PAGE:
Summary:  Great destination, some of the best sailing and weather that I have had in the last three charter trips.  This is definitely, in my opinion, “cat waters”.  Most sailing, except for a few channels, is done in 10 to 14 feet of water (remember, you are inside the 2nd largest barrier reef in the world...Australia is 1st) we did see 5 – 6 feet, in some instances, on the depth meter. Winds were very constant, from the east, building to 15-18 knots in the afternoon, on ‘very flat’ water.  I don’t believe that I saw a wave over 3’.  So, let’s see, winds out of the east and you are sailing either north or south during most of your trip...hmmm, now you get it. Temperature was, typically, in the mid eighties to low nineties, during the day; low seventies at night.  It was humid, but bearable in the shade with a breeze that is always there. The water ‘colors’ are gorgeous...shallow, clear water; with sand, grass, and some coral bottoms. Coral is really not an issue unless you are close to the reef.  Felt like I was sailing in ‘White Bay’, Jost Van Dyke. Water temperatures were in the mid to upper eighties.  I will, definitely, return to Belize.


Provisioning:  As stated above, be prepared for some ‘logistics’, initially, and while on your ‘route’.  Yes, ice and water became a concern.  Now that I have knowledge of the area, just a few route changes would keep me consistently supplied, even if the crew is not ‘frugal’ in their consumption. Unlike the BVI, we planned four dinners aboard knowing ‘eating out’ would be difficult (we did eat out three times).  But, with four couples aboard, it was cooking one night per couple, for the ‘whole gang’.  I (and the others) was pleasantly surprised.  You would not believe what your friends can cook, whether it is tacos, spaghetti, steaks, chicken, etc...and how it tastes compared to your own recipes.  Some of the best food I (and others agree), was the dinners we had aboard.  Yeah, I know it’s your vacation and you want to forego all that, but having eaten in many restaurants, in many places throughout the world, some of the best food I have eaten was prepared by the different ‘crew members’.  This will be a must (and fun) on future trips.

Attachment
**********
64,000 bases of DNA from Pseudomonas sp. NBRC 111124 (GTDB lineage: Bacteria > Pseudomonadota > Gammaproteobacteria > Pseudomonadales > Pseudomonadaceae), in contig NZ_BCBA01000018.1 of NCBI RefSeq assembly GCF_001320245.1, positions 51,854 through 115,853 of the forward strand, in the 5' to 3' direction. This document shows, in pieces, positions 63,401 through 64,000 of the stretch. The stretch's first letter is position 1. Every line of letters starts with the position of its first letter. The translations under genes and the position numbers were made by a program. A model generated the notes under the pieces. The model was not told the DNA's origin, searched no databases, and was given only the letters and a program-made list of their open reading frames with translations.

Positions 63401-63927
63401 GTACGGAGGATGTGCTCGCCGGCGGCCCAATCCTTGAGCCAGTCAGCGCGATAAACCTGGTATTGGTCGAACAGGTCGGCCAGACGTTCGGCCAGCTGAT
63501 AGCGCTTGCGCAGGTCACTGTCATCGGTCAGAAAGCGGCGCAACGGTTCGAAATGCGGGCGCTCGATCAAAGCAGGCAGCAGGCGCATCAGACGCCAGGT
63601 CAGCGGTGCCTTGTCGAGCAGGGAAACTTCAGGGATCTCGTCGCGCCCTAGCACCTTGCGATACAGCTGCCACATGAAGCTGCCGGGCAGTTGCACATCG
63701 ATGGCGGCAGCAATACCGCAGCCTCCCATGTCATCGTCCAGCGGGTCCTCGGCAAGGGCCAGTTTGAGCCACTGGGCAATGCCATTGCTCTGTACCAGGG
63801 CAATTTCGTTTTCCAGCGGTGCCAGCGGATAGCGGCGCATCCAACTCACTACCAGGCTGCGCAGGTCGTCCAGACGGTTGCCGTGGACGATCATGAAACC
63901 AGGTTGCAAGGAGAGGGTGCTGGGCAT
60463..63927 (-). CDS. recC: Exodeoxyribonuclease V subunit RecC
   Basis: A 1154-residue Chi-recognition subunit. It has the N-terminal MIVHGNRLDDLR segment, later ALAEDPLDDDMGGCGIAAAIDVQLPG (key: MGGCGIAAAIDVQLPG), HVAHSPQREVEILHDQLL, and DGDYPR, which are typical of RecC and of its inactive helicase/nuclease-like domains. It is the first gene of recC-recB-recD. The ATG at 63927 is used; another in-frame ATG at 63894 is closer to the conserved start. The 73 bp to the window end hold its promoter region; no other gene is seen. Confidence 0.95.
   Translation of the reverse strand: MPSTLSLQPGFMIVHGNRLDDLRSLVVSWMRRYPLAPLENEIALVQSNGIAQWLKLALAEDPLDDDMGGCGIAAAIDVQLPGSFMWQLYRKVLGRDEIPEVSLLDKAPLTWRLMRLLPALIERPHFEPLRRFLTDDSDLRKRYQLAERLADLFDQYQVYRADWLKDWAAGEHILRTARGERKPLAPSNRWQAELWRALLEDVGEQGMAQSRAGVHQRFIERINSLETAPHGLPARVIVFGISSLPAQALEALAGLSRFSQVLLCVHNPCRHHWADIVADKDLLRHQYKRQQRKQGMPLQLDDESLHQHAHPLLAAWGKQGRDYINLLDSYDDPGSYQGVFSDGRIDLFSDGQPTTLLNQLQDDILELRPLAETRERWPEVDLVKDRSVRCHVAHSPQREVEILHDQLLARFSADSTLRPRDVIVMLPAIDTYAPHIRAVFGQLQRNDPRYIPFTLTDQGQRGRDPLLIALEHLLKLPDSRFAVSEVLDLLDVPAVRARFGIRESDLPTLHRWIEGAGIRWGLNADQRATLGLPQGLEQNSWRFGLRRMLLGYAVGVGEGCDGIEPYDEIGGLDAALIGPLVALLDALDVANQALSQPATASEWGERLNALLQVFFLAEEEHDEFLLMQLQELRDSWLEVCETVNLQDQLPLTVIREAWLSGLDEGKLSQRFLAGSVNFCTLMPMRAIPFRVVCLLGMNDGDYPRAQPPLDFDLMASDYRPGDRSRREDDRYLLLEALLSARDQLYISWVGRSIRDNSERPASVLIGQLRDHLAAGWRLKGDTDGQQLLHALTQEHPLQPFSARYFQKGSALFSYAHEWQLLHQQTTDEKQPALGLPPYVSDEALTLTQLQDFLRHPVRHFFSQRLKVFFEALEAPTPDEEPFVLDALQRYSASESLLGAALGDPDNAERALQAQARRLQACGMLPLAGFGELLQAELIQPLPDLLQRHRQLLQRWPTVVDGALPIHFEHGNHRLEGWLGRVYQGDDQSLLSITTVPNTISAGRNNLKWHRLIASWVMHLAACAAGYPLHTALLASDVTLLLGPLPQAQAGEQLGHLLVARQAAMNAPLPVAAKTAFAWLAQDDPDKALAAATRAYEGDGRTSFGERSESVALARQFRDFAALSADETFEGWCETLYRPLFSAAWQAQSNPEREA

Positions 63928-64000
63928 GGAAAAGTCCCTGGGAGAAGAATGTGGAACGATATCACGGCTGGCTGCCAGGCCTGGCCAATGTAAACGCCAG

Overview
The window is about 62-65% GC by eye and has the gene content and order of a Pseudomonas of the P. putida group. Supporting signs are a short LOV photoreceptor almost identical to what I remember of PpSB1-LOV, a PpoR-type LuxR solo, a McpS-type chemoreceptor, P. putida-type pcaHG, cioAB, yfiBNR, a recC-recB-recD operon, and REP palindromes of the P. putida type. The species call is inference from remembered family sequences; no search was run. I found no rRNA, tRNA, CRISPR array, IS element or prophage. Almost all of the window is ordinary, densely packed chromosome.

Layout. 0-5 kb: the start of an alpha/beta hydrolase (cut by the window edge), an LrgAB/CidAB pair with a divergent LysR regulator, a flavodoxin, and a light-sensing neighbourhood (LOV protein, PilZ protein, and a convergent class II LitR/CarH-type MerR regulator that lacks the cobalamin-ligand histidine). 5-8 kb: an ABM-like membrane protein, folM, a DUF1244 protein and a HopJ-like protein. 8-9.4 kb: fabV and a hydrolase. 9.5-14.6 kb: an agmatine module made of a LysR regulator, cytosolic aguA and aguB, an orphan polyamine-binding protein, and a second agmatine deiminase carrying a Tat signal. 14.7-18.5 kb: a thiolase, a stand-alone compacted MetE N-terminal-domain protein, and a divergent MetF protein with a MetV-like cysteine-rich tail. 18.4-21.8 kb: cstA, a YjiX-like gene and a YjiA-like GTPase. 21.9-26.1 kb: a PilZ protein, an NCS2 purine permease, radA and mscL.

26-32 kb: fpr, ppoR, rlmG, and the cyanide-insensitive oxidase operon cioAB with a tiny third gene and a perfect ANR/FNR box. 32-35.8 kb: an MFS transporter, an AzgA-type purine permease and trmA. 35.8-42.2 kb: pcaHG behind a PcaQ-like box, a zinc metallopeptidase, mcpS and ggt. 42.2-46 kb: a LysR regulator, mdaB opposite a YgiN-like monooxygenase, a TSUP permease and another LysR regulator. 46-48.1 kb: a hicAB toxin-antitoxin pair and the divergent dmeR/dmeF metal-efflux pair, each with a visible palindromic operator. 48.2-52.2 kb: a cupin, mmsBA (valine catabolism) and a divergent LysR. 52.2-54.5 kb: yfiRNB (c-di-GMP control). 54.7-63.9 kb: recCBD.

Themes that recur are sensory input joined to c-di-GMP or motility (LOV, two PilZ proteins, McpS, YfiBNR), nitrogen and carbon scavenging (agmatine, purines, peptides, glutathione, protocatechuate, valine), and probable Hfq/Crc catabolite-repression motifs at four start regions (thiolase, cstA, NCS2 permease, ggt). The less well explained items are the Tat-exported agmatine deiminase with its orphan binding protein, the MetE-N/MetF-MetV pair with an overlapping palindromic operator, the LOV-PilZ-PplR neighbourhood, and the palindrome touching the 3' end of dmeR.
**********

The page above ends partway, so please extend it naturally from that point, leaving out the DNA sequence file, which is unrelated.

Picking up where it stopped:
Navigation:  Are you bored yet?  I did some research on Belize, but found limited information.  Take a nap...then read on.  The most important tools on this trip are your depth meter, watch, and handheld sighting compass (ours was provided with the boat).  Sometimes, you just cannot head straight for ‘that anchorage’, or island.  You are dealing with some shallow, albeit, calm water and trying to figure out ‘depth’, by sight, is a challenge.  I am not trying to dissuade you, but encourage you.  Remember my comment above ‘hook to the south of St. George’s’?  It is true. Although the charts (at least the one I had) are over ten years old, they were accurate and had a lot of valuable information. You can easily do this, with your sighting compass, and avoid grounding (usually in sand).  Like the BVI, you are always in sight of land.  But on a longer sail(s), sometimes visual landmarks (islands) can become confusing.  So, it is simple, we left here at 9 AM, varying winds say we are doing 6 – 8 knots, so let’s average 7.  We have been under sail two hours, having done about 14 nautical miles....our chart is divided in 5 nm increments, so we are about here.  Take a it makes sense (visually). No need for the sextant, GPS, or shooting azimuths off the sun.  Really simple.  Just pay attention. 


By no means do I profess to be an expert on Belize; I am only relaying the experiences of my trip in hopes to provide some useful information that I could not find previous to my trip.  Like this and other sailing adventure, do your own research and try to find the things that meet your individual needs.'